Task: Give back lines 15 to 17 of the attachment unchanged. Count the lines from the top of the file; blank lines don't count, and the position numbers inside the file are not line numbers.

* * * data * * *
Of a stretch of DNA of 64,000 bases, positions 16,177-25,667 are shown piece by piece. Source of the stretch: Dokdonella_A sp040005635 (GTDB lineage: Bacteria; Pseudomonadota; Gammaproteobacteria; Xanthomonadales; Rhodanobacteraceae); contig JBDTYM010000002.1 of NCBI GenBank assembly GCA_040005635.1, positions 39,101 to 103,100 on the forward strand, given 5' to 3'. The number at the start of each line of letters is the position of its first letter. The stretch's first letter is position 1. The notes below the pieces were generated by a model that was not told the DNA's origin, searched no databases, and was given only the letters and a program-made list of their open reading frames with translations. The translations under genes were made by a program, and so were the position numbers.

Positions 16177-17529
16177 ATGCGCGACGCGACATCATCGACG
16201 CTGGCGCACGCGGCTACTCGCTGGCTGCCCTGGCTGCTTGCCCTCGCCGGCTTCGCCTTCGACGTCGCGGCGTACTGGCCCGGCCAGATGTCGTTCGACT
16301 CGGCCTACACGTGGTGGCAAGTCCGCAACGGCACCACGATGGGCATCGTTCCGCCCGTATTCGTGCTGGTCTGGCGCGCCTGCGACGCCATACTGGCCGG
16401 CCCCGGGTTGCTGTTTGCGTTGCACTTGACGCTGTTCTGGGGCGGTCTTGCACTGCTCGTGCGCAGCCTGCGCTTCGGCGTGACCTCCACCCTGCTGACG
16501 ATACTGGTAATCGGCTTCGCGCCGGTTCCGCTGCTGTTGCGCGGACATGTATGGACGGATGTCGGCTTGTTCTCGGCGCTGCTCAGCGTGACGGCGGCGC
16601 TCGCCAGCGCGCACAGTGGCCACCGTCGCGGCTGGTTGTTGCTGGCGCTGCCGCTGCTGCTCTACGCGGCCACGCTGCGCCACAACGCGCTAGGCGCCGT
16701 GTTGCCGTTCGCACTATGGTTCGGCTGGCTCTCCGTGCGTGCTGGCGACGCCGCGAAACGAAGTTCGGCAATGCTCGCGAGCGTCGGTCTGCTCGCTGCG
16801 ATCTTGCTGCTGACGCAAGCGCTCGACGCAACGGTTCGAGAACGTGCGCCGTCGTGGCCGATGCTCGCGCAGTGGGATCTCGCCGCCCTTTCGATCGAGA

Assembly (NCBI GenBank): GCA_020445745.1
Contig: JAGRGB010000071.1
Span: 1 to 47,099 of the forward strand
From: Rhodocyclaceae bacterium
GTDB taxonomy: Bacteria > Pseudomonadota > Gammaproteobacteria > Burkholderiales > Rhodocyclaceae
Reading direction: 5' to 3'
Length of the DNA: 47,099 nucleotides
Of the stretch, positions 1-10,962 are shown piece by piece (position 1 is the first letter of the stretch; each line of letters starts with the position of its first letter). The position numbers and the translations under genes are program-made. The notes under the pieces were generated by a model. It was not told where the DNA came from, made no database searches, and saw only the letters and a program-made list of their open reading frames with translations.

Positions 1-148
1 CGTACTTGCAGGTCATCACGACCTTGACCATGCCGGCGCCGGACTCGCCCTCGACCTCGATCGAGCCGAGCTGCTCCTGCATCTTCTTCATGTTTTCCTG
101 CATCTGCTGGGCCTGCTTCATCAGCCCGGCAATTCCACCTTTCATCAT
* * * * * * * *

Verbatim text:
GTDB taxonomy: Bacteria > Pseudomonadota > Gammaproteobacteria > Burkholderiales > Rhodocyclaceae
Reading direction: 5' to 3'
Length of the DNA: 47,099 nucleotides